The Daily Tar Heel

Serving the students and the University community since 1893

Friday April 23rd

Column: Farewell, Chapel Hill Comics

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Opinion editor Tyler Fleming

The first column I ever wrote for this paper was about comic books. To me, graphic novels, comics and visual storytelling are some of the most interesting ways to convey a message.

The combination of text and images makes the story more vivid and engaging. For seasoned readers, a graphic novel can be a way to keep reading during stressful times like exams — when you don’t have time to read a long novel.

Second, for new readers, a picture-heavy book can keep attention as they work their way up to larger novels. If you want to see more about why I think graphic novels are cool, check out my earlier column.

This column is dedicated to the now closed Chapel Hill Comics. Chapel Hill lost a great asset to our community when our independent comic shop closed. The shop gave busy students a way to reconnect with childhood heroes, while also highlighting more artistic and meaningful modern storytellers and artists.

Every time you stepped foot in the store you were bound to see some new zine or comic or figurine that you wanted but might not have the money for.

My first experience with Chapel Hill Comics was shortly after being accepted here. During high school, I always missed prom because it was on the same day as Free Comic Book Day, which was always on the first Saturday of May. I usually went to Acme Comics in Greensboro, but I was so excited to attend UNC that I decided to make the trip here for it.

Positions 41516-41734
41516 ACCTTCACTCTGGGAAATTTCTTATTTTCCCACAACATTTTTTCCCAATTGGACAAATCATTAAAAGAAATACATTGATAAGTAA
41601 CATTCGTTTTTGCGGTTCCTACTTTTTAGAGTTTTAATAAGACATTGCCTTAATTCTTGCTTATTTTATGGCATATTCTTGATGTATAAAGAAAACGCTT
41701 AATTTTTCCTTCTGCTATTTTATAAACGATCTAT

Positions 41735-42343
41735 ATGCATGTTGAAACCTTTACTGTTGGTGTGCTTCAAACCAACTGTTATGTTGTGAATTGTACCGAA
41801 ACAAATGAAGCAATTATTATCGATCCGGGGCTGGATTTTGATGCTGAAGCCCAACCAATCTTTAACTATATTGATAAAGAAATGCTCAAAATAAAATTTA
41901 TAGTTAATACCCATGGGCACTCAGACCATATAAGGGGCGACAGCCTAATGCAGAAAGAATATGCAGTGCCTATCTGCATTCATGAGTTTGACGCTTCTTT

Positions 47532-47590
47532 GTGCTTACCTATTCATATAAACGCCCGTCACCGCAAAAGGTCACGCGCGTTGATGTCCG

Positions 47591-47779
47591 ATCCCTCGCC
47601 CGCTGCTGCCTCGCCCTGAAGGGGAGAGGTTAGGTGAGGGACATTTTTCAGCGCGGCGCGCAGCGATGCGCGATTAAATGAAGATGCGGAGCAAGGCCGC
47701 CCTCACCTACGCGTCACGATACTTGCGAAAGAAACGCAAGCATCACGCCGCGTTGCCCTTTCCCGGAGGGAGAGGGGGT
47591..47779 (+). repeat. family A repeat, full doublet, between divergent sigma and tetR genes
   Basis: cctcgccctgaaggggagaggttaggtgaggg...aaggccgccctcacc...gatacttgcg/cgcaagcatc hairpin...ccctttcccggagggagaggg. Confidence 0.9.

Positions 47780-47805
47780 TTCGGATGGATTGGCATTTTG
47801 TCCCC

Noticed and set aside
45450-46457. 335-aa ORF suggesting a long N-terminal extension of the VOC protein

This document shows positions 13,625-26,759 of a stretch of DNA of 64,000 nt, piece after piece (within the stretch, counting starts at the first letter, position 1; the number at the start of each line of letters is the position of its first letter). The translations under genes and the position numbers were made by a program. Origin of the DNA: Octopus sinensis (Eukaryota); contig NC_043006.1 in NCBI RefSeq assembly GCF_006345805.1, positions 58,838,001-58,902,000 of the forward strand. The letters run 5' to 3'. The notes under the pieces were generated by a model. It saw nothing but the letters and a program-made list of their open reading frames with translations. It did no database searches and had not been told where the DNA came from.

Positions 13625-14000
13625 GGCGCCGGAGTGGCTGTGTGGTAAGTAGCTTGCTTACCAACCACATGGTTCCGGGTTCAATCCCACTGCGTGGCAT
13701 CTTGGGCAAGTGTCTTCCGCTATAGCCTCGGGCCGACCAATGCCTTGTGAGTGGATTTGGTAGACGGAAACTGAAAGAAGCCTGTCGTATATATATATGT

I drove up from Randleman with a friend who would later attend UNC too, ate at Med Deli, picked up the Exam Survival Guide from a Daily Tar Heel box on Franklin Street despite only having AP tests awaiting me and attended my first Free Comic Book Day in the place I would soon call home. It was one of my first memories in this wonderful town.

In the years following, even though I was busy with exams, I still made sure to attend Free Comic Book Day every May. I also frequented the store throughout the school year, picking up comics and graphic novels almost every month.

I get that the town changes. The Chapel Hill I loved is not the same one most graduates knew. With places like Target moving in, Franklin Street is about to look a lot different — which isn’t inherently a bad thing.

If I have kids who attend UNC, I am going to tell them about Chapel Hill Comics when we walk past its old storefront. I’m also going to tell them about Hummus Cafe and the cheesesteaks I would get as I left my job as assistant opinion editor.

For me, there will never be another Chapel Hill Comics. There also won’t be another Daily Grind. I guess if I had to give this column an actionable opinion, it would be to value the places and businesses you love now — especially if they are local.

This town is bound to change, so take the time to appreciate the Chapel Hill you spend time with. In a few years, it might be completely different.



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